Kirill ZDANEVICH (Tbilisi, 1892 - Tbilisi, 1969)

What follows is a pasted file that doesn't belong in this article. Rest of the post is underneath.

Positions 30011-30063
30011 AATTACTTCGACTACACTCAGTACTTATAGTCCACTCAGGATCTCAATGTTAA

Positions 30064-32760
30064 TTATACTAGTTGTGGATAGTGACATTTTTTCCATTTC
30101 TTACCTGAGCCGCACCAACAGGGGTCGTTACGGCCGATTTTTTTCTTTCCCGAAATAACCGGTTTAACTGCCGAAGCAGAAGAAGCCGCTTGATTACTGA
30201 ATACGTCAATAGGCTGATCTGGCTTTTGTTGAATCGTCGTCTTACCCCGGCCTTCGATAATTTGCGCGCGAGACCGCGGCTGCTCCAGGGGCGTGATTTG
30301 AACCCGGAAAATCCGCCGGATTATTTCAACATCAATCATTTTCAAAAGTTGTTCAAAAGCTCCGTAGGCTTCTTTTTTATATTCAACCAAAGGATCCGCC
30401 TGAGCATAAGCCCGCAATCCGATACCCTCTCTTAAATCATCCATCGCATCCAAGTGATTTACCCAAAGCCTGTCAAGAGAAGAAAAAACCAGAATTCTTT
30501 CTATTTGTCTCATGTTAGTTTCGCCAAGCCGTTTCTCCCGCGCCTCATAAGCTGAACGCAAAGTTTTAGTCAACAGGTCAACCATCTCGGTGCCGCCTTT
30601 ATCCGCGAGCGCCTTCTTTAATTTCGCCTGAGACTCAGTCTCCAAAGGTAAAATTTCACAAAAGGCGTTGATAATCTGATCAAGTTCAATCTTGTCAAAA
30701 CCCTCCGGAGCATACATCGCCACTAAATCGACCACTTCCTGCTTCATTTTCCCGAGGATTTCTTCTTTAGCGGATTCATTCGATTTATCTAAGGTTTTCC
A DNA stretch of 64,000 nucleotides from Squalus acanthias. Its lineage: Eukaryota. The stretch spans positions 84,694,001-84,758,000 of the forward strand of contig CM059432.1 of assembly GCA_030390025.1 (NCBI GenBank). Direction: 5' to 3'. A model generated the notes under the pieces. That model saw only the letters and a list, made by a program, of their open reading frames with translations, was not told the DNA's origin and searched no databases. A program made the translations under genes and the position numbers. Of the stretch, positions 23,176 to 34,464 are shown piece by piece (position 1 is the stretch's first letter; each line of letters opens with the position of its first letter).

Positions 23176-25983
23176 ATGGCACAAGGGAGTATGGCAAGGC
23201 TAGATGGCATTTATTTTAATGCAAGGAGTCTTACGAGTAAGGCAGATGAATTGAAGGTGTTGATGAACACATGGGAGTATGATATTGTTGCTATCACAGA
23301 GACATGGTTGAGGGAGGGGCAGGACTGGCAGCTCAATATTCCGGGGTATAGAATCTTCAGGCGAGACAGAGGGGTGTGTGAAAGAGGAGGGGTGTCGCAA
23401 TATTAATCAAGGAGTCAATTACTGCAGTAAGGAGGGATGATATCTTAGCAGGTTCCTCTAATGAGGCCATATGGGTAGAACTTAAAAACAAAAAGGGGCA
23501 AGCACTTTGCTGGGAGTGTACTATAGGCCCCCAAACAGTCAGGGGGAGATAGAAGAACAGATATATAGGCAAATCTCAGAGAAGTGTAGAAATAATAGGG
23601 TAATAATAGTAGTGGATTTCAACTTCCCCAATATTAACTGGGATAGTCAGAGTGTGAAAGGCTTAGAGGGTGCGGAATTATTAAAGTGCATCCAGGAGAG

Born in the city of Tiflis (now Tbilisi), the capital of Georgia, Kirill Mikhailovich Zdanevich was devoted to drawing from an early age. (When he was ten years old, his mother noted in her diary that ‘Kira can never wait to finish dinner for fear he’ll be late for drawing class. There’s no doubt that he’s developing a deep love of drawing, a growing aesthetic sense, and I feel sure that soon his burgeoning love of art will burst into flower…’) Zdanevich entered the Imperial Academy of Fine Arts in St. Petersburg in 1911, studying there for two years. The following year he met and became friendly with Mikhail Larionov and Natalia Goncharova, and sent three paintings to Moscow to be exhibited with the Oslinyy Khvost (Donkey’s Tail) group; an association of Russian artists led by Larionov and Goncharova. In 1913 Zdanevich went to Paris, where he visited the studios of Picasso and Matisse and befriended the expatriate Russian painter Serge Charchoune. Returning to Russia in 1914, Zdanevich participated in another exhibition organized by Larionov and Goncharova in Moscow, entitled No.4, where he showed seven paintings and fifteen drawings. With the outbreak of war in 1914, Zdanevich served as an officer in the Russian army on the East Prussian front. He was wounded several times, and in 1917 was discharged and settled in Tiflis. In October of that year he organized a large retrospective exhibition of his work in Tiflis and at the same time, together with his younger brother Ilya and the writers Aleksandr Kruchenykh and Igor Terentyev, founded the Futurist group 41°, dedicated to the advancement of avant-garde poetry. Working in close collaboration with Ilya, a noted writer and engraver, Zdanevich created designs for some of the finest Futurist books of the period, such as the Treatise on Total Indecency, written by Terentyev and published in Tiflis in 1920. During this period Zdanevich, who had signed the Rayonist and Futurist manifestos, painted a series of small watercolours but few oil paintings. His Cubo-Futurist style was characterized by a strong sense of colour; as Charchoune said of him, ‘He brought us colour, which the Cubists had virtually abandoned.’ In 1922 he applied for a visa to go to America, but was unsuccessful, and was also unable to obtain permission to visit France, where Ilya was living. The 1920’s found Zdanevich worked primarily as a designer of stage sets and as a book illustrator, dividing his time between Tiflis and Moscow. Following the Second World War, he was deported to a work camp for about ten years. In the late 1950’s and 1960’s Zdanevich wrote several books and articles on Georgian art and artists. After repeatedly applying for a visa to visit France, he was finally able to do so in 1966, when he was reunited with his brother. Zdanevich died three years later, in Georgia.